Dharma – The Way of Transcendence
Dharma – The Way of Transcendence:
Amidst all the anticipation, anxiety, and hype swirling around the year 2000, we may find ourselves searching for some sure guidance as we enter the new millennium. Dharma: The Way of Transcendence provides it. Written by His Divine Grace A. C. Bhaktivedanta Swami Prabhupada, whom scholars and spiritual leaders worldwide recognize as the most distinguished teacher of Indian culture and philosophy in the modern age, Dharma answers essential questions thoughtful people ask in every millennium: Who am I? What are my deepest needs? How can I fulfill them?
Srila Prabhupada writes, “The body and the mind are but superfluous outer coverings of the spirit soul. The spirit soul’s needs must be fulfilled. The need of the spirit soul is that he wants to get out o the limited sphere of material bondage and fulfill his desire for complete freedom. He wants to get out of the covered walls of the greater universe. He wants to see the free light and the spirit.” To learn what that free light and spirit are, and how you can see them, read Dharma.
Table of Contents of Dharma – The Way of Transcendence:
Chapter 1: What is Dharma?
Chapter 2: Yes to Krishna, No to Illusion…
Chapter 3: Seeing the Free Light and the Spirit
Chapter 4: The True Goal of Dharma
Chapter 5: What the Senses are Meant For…
Chapter 6: Defining the Absolute Truth
Chapter 7: Seeing God Within
Chapter 8: The Perfect Social Order
Chapter 9: The Sure Way to Know God
Chapter 10: The Sword of Remembrance
Chapter 11: Hearing of Krishna with Faith
Chapter 12: Cleaning the Heart by Hearing of God
Chapter 13: Escaping the Clutches of Harmful Desires
Chapter 14: Bhakti-yoga: The Quickest Way to Peace and Bliss
Chapter 15: Bhakti-yoga is Science, Not Sentiment
Chapter 16: When the Krishna Sun Rises in the Heart
We have purposely denoted dharma as “occupation” because the root meaning of the word dharma is “that which sustains one’s existence.” A living being’s sustenance of existence is to coordinate his activities with his eternal relationship with the Supreme Lord, Krishna. Krishna is the central pivot of living beings, and He is the all-attractive living entity or eternal form amongst all other living beings or eternal forms.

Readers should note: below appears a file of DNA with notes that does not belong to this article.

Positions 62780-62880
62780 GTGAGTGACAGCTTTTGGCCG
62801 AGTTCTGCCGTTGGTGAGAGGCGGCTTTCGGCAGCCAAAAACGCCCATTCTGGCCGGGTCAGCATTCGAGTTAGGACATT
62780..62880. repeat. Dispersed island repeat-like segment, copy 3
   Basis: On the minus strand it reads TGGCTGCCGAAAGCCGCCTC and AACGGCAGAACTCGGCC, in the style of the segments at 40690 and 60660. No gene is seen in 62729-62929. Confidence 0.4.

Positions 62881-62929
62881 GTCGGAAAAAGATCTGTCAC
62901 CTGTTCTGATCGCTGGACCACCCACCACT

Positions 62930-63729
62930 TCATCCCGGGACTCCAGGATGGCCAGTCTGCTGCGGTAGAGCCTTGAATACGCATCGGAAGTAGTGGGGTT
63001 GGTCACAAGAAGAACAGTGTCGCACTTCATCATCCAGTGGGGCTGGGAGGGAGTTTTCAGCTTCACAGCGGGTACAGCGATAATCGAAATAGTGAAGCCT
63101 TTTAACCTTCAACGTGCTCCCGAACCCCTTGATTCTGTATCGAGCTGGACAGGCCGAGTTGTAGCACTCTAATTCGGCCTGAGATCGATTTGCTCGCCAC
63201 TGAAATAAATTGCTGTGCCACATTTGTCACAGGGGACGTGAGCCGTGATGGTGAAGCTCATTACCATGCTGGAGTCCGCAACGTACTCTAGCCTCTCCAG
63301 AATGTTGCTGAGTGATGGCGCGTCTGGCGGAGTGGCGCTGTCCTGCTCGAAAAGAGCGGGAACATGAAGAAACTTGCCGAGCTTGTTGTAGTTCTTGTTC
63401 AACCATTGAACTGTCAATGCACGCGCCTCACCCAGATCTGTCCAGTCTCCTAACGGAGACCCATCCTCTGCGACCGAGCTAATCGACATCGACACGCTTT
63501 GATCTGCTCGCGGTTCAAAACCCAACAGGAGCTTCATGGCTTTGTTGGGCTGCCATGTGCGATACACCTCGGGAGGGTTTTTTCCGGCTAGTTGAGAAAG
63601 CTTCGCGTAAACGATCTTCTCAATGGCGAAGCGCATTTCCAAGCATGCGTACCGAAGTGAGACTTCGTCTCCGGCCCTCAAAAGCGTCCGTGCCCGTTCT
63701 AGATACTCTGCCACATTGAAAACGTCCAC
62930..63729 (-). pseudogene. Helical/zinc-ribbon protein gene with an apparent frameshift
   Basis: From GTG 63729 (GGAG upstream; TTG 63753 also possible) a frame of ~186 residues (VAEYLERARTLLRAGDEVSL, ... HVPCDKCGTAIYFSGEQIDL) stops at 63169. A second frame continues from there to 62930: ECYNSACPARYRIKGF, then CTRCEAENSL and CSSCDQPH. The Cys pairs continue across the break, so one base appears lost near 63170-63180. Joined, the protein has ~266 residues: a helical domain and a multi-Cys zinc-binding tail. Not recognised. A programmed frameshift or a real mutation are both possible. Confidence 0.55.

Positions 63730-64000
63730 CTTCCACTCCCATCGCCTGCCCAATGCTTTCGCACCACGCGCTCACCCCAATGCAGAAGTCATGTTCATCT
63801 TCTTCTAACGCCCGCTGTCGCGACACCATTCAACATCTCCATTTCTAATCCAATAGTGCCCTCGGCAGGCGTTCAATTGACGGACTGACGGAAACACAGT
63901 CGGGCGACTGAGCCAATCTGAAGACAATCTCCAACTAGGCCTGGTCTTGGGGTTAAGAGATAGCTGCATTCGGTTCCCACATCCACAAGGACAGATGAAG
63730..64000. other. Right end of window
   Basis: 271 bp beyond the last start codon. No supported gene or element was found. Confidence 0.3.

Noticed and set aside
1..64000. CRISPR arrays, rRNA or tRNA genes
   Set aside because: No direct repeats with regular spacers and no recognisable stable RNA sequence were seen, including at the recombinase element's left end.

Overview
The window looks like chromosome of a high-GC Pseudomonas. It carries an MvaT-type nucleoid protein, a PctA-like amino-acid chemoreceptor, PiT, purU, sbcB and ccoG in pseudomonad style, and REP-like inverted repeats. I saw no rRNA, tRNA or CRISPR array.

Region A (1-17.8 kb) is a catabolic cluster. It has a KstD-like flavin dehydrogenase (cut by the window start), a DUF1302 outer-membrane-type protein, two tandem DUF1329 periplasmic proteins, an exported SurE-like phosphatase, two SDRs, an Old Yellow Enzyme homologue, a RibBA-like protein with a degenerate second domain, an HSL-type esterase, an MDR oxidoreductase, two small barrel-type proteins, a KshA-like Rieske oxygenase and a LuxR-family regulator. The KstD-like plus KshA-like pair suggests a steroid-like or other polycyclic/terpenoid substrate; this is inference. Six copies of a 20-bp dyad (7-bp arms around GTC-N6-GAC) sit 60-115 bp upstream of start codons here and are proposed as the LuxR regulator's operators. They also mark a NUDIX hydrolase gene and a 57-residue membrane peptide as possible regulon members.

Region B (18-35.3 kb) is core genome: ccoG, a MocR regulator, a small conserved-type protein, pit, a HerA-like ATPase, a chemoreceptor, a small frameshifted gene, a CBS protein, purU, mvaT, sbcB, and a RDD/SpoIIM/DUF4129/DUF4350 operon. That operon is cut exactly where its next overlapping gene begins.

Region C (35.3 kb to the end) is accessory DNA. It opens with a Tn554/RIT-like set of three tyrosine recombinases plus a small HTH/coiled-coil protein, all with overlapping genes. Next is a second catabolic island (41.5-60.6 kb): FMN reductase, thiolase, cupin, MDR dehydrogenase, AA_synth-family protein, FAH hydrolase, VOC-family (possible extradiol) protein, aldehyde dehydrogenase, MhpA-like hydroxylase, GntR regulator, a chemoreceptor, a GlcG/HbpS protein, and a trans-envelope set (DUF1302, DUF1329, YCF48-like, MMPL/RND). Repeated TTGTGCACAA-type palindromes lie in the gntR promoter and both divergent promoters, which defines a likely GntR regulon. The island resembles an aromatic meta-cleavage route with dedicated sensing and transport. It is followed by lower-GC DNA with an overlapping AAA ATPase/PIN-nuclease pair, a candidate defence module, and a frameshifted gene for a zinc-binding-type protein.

Each and every living being has his eternal form in the spiritual existence, and Krishna is the eternal attraction for all of them. Krishna is the complete whole, and everything else is His part and parcel. The relationship is one of the servant and the served. It is transcendental and is completely distinct from our experience in material existence. This relationship of servant and the served is the most congenial form of intimacy. One can realize it as devotional service progresses.
Everyone should engage himself in that transcendental loving service of the Lord, even in the present conditioned state of material existence. That will gradually give one the clue to actual life and please him to complete satisfaction.
We are all hankering for complete self-satisfaction, or atma-suprasada, but first we must know what the real self is. The word atma, or “self,” refers to the body, the mind, and the soul. Actually, we are the spirit soul covered by two kinds of “garments.” Just as a gentleman is covered by his shirt and coat, so I, the soul, am covered by a gross body consisting of the physical senses and a subtle body consisting of mind, intelligence, and false ego. A person covered by false ego identifies with his body. When asked who he is, he will answer, “I am an American,” or “I am an Indian,” etc. But these are bodily designations; they are not his real identity.
The Vedic literature teaches that one begins to understand his real identity when he thinks, aham brahmasmi: “I am Brahman, or spirit soul.” Therefore the Vedanta-sutra says, athato brahma jijnasa: “Now one should inquire about spirit.” The human form of life is meant for advancing in knowledge of spirit, and this knowledge is the beginning of real happiness.
Everyone is hankering for happiness because by nature we are happy: anandamayo ’bhyasat (Vedanta-sutra 1.1.12). As spirit souls we are naturally happy, blissful. But we are suffering because we have been covered by five gross material elements—earth, water, fire, air, and ether—and three subtle material elements—mind, intelligence, and false ego. Materialists, identifying themselves with these coverings, seek satisfaction through these gross and subtle elements of the body. In other words, they simply seek sense gratification, the happiness of the body.
In the material world everyone is working hard only for this happiness. Some people try to be happy by gratifying the physical senses, and some try to be happy by gratifying the mind in such pursuits as art, poetry, and philosophy. But neither gross nor subtle sense gratification can give us real happiness, because real happiness belongs to the soul. And we actually see that although people are endeavoring throughout the whole world for bodily comforts, for sense gratification, they’re not happy. They cannot be happy, because the basic principle of happiness is missing.
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